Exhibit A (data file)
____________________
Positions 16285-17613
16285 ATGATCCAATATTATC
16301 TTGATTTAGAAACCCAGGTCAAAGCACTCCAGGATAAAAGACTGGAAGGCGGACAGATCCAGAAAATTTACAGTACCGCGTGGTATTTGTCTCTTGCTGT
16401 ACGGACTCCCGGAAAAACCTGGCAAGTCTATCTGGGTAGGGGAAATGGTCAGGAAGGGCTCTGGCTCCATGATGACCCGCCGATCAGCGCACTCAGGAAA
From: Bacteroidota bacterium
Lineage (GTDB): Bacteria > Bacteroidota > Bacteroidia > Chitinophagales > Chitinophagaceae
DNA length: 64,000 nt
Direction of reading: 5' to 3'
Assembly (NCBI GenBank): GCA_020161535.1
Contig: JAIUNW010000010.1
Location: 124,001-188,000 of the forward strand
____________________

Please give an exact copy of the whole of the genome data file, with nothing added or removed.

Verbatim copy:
Positions 16285-17613
16285 ATGATCCAATATTATC
16301 TTGATTTAGAAACCCAGGTCAAAGCACTCCAGGATAAAAGACTGGAAGGCGGACAGATCCAGAAAATTTACAGTACCGCGTGGTATTTGTCTCTTGCTGT
16401 ACGGACTCCCGGAAAAACCTGGCAAGTCTATCTGGGTAGGGGAAATGGTCAGGAAGGGCTCTGGCTCCATGATGACCCGCCGATCAGCGCACTCAGGAAA
From: Bacteroidota bacterium
Lineage (GTDB): Bacteria > Bacteroidota > Bacteroidia > Chitinophagales > Chitinophagaceae
DNA length: 64,000 nt
Direction of reading: 5' to 3'
Assembly (NCBI GenBank): GCA_020161535.1
Contig: JAIUNW010000010.1
Location: 124,001-188,000 of the forward strand